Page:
PUEBLO, Colo. – Rubens Barbosa was looking down at his Colorado Springs belt buckle when 20-year-old rookie Kaique Pacheco came up from behind him and wrapped his arm around his shoulders.
Pacheco then slapped Barbosa’s chest to congratulate his roommate on his first career Built Ford Tough Series victory.
The 31-year-old smiled bashfully as Pacheco stood next to him while he finished up his post-event interviews with the help of Robson Palermo translating.
It had taken Barbosa 26 BFTS events over the course of five years to finally win his first event. In comparison, it took his much younger roommate just four events.
Pacheco, who had won the BFTS event in St. Louis earlier this year and placed third in Colorado Springs, has been a jolt of energy toward the married, veteran from Goias, Brazil, that he lives with in Decatur, Texas.
“I learn a lot from Kaique’s determination,” Barbosa said. “Every morning he gets up and has his rope in his hand and he does exercises and he learns. He is motivated.”
That motivation rubbed off on Barbosa after the 2011 Rookie of the Year made his return to the United States in January following a year of rehab in Brazil. In 2012, Barbosa was cut from the BFTS tour and then suffered a broken shoulder, leg and other injuries that prevented him from being able to regain his 2011 form.
At the end of last season, Barbosa was convinced by his wife, Dani, to try and make a comeback in the United States this season.
“All because of my wife,” Barbosa said. “She believes in me and told me to come over here, and I had a better chance to make the points. If I stayed over there I would have to get on more bulls at more bull ridings. She has helped me a lot and I have come over here to ride for her.”
He appeared in his first event since 2012 earlier this season at Iron Cowboy. He looked ready for a breakthrough in Arlington, Texas, when he rode Cowboy’s Dancehall Blonde Bomber for 87.5 points, but Barbosa ended up sustaining a broken ankle against Smooth Operator in Round 2 that caused him to miss two events and hindered his abilities once again.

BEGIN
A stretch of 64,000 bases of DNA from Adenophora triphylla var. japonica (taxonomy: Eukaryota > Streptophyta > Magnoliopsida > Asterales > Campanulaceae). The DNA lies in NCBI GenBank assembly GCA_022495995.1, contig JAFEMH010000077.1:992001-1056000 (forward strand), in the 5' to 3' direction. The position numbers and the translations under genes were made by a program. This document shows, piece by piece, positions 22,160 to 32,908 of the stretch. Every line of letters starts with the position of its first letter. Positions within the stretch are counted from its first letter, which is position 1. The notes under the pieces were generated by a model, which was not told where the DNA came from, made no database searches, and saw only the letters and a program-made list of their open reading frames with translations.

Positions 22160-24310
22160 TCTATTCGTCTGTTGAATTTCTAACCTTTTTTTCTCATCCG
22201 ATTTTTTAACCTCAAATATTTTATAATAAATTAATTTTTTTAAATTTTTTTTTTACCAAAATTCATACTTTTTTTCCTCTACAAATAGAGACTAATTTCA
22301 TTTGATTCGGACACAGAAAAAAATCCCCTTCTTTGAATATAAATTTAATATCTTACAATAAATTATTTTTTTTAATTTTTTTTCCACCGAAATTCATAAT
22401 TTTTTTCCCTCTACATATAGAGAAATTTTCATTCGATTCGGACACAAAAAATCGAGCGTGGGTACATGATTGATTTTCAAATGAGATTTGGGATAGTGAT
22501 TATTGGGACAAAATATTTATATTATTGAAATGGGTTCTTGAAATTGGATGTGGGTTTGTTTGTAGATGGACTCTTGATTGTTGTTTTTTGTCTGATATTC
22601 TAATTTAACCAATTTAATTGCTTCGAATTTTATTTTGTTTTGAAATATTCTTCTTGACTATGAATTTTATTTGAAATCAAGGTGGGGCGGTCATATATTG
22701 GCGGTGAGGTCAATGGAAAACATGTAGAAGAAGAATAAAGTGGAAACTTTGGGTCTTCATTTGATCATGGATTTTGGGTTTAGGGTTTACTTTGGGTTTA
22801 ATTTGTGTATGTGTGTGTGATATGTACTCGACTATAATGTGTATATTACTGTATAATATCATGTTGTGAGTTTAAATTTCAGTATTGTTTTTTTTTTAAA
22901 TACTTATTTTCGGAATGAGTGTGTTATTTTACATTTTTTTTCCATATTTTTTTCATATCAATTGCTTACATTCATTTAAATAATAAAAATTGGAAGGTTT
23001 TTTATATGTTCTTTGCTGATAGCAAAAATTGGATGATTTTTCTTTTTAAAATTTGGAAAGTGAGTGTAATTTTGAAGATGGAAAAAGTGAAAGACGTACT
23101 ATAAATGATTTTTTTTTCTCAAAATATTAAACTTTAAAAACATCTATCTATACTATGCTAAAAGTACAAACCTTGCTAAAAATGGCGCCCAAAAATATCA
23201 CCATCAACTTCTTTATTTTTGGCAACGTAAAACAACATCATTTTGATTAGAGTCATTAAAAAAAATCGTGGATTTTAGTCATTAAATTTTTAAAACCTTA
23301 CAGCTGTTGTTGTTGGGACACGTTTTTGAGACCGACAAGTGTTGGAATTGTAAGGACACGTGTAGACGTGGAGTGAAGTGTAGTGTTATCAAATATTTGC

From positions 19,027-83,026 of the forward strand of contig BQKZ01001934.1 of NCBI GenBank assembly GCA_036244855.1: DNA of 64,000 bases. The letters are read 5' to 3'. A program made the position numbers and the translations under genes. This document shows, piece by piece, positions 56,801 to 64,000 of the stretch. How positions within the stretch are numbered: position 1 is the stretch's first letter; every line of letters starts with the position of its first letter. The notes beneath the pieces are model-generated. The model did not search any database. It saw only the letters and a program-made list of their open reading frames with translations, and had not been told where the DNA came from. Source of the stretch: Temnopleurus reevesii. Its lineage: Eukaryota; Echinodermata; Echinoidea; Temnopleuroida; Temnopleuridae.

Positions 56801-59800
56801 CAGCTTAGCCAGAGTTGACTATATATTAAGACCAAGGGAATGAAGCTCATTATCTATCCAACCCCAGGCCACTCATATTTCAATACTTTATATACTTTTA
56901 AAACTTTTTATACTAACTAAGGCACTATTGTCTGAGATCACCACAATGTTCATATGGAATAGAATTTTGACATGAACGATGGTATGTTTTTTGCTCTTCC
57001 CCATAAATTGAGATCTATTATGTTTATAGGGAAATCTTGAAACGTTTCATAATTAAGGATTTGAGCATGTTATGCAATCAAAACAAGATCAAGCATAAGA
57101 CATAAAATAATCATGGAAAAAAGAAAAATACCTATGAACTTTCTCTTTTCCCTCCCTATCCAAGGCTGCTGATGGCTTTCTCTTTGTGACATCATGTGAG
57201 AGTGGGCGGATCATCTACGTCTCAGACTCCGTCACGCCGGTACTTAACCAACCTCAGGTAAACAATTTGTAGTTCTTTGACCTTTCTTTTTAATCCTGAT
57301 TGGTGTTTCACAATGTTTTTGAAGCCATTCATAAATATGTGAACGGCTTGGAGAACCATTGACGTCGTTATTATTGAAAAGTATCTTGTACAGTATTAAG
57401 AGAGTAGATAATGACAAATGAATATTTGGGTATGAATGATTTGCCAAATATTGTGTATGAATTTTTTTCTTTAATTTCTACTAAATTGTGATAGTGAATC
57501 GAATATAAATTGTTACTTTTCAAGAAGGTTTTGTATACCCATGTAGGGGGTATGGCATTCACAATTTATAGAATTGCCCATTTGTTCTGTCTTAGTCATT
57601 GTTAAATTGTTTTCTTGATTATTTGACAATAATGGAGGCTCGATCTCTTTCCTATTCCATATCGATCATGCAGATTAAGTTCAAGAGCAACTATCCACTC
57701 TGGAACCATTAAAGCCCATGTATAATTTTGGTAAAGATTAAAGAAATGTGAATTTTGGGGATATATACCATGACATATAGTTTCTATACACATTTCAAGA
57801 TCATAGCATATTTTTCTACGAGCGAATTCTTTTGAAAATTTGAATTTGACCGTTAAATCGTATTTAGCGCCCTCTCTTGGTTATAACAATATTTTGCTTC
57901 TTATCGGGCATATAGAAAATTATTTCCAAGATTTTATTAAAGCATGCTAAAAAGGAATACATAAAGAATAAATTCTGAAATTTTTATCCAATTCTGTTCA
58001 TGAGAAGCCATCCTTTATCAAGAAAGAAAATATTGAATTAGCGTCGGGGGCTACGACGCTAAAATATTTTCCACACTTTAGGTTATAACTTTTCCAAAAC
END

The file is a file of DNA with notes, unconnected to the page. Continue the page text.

In Colorado Springs, Barbosa finally broke through from his first ride until his last. He began the weekend with an 87.75-point ride on Hou’s Specialbefore riding Rebel Yell for 86.5 points and earning the event win with an 87.5-point ride on Palm Springs.
Barbosa earned a career-high 580 total points at the Built Ford Tough Rumble in the Rockies to move from 31st in the world standings all the way to 13th.
Nine-time World Champion and CBS Sports Network broadcaster said that Barbosa was “perfect” throughout the event.
“In the first round I thought he couldn’t be any better and in the second round he looked great too,” Murray said. “He just looked really crisp. The style was perfect. The mechanics were perfect. His form. His crispness. His movement.”
What left Murray most impress was a characteristic that he sees a lot in Pacheco, as well.
“The way you can see his confidence in his movement,” Murray said. “He goes, ‘I need to be here.’ I see that in Kaique a lot too. It is not just a surviving it. It is a Bam! Bam! Bam! He is making those kind of moves.
“Rubens looks as much like Kaique as anybody I have seen. That is what is cool. That is my what grabs my attention. Those guys with fast, crisp movement.”
Murray believes that there is definitely something to be said of the rookie bull rider and veteran bull rider thriving off each other.
Murray remembers how he would try and motivate Cody Lambert, who is eight years older than Murray, when he was a younger bull rider. Murray then remembers how he would get that extra boost in the latter half of his career from Chad Klein.
“It is funny,” Murray said. “It is almost like in the beginning, the veterans help the young guys and later on the younger guys kind of help the veterans. It is definitely a two-way street. The young guys are getting things from the veterans that they need and the veterans are getting things from the young guys that they need.”
Even though Pacheco has remained in contact with mentor and three-time World Champion Silvano Alves, Barbosa has been able to fill in as a veteran voice on the road at the events while Alves continues to recover from his broken left hip.
“I learn a lot from (Rubens) because he is an old guy, and he knows the tour and the way it is,” Pacheco said. “I have learned some stuff from him. I see what he does week to week at home. To see him win this event, I am so proud of him.”
While Pacheco was talking about how proud he was of Barbosa, the elder bull rider was staring down at his new, shiny belt buckle.
It is his first belt buckle since receiving his Rookie of the Year buckle at the World Finals, which he was wearing this weekend inside The Broadmoor World Arena.
“I don’t know how to describe it because I feel really good right now,” Barbosa said. “I am so happy. I won another buckle at the Finals, but this one from this year is something I am proud of.”
Follow Justin Felisko on Twitter @jfelisko